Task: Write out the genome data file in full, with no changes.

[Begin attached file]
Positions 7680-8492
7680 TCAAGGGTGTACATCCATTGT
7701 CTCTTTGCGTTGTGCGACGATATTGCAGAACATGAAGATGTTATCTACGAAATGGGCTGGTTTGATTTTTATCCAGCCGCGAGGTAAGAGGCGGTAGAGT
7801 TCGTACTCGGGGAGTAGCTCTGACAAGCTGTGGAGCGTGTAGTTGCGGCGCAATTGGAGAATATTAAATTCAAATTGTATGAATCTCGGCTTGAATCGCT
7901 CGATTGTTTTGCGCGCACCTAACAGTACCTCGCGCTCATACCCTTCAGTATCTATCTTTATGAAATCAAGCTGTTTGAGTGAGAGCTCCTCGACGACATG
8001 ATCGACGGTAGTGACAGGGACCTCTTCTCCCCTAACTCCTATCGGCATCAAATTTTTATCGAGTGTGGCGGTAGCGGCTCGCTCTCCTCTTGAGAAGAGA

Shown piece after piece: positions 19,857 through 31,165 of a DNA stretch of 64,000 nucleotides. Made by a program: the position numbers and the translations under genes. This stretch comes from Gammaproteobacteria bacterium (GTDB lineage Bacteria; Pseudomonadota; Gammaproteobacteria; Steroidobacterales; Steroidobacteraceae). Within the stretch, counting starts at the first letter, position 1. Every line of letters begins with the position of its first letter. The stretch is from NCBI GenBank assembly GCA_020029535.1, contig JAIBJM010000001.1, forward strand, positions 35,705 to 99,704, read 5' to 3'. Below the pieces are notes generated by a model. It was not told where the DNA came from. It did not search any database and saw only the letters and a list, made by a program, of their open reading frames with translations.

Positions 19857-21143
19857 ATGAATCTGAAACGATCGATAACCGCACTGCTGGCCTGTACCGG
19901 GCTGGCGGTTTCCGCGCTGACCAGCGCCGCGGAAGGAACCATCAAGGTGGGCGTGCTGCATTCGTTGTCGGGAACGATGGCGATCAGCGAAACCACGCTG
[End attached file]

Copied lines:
Positions 7680-8492
7680 TCAAGGGTGTACATCCATTGT
7701 CTCTTTGCGTTGTGCGACGATATTGCAGAACATGAAGATGTTATCTACGAAATGGGCTGGTTTGATTTTTATCCAGCCGCGAGGTAAGAGGCGGTAGAGT
7801 TCGTACTCGGGGAGTAGCTCTGACAAGCTGTGGAGCGTGTAGTTGCGGCGCAATTGGAGAATATTAAATTCAAATTGTATGAATCTCGGCTTGAATCGCT
7901 CGATTGTTTTGCGCGCACCTAACAGTACCTCGCGCTCATACCCTTCAGTATCTATCTTTATGAAATCAAGCTGTTTGAGTGAGAGCTCCTCGACGACATG
8001 ATCGACGGTAGTGACAGGGACCTCTTCTCCCCTAACTCCTATCGGCATCAAATTTTTATCGAGTGTGGCGGTAGCGGCTCGCTCTCCTCTTGAGAAGAGA

Shown piece after piece: positions 19,857 through 31,165 of a DNA stretch of 64,000 nucleotides. Made by a program: the position numbers and the translations under genes. This stretch comes from Gammaproteobacteria bacterium (GTDB lineage Bacteria; Pseudomonadota; Gammaproteobacteria; Steroidobacterales; Steroidobacteraceae). Within the stretch, counting starts at the first letter, position 1. Every line of letters begins with the position of its first letter. The stretch is from NCBI GenBank assembly GCA_020029535.1, contig JAIBJM010000001.1, forward strand, positions 35,705 to 99,704, read 5' to 3'. Below the pieces are notes generated by a model. It was not told where the DNA came from. It did not search any database and saw only the letters and a list, made by a program, of their open reading frames with translations.

Positions 19857-21143
19857 ATGAATCTGAAACGATCGATAACCGCACTGCTGGCCTGTACCGG
19901 GCTGGCGGTTTCCGCGCTGACCAGCGCCGCGGAAGGAACCATCAAGGTGGGCGTGCTGCATTCGTTGTCGGGAACGATGGCGATCAGCGAAACCACGCTG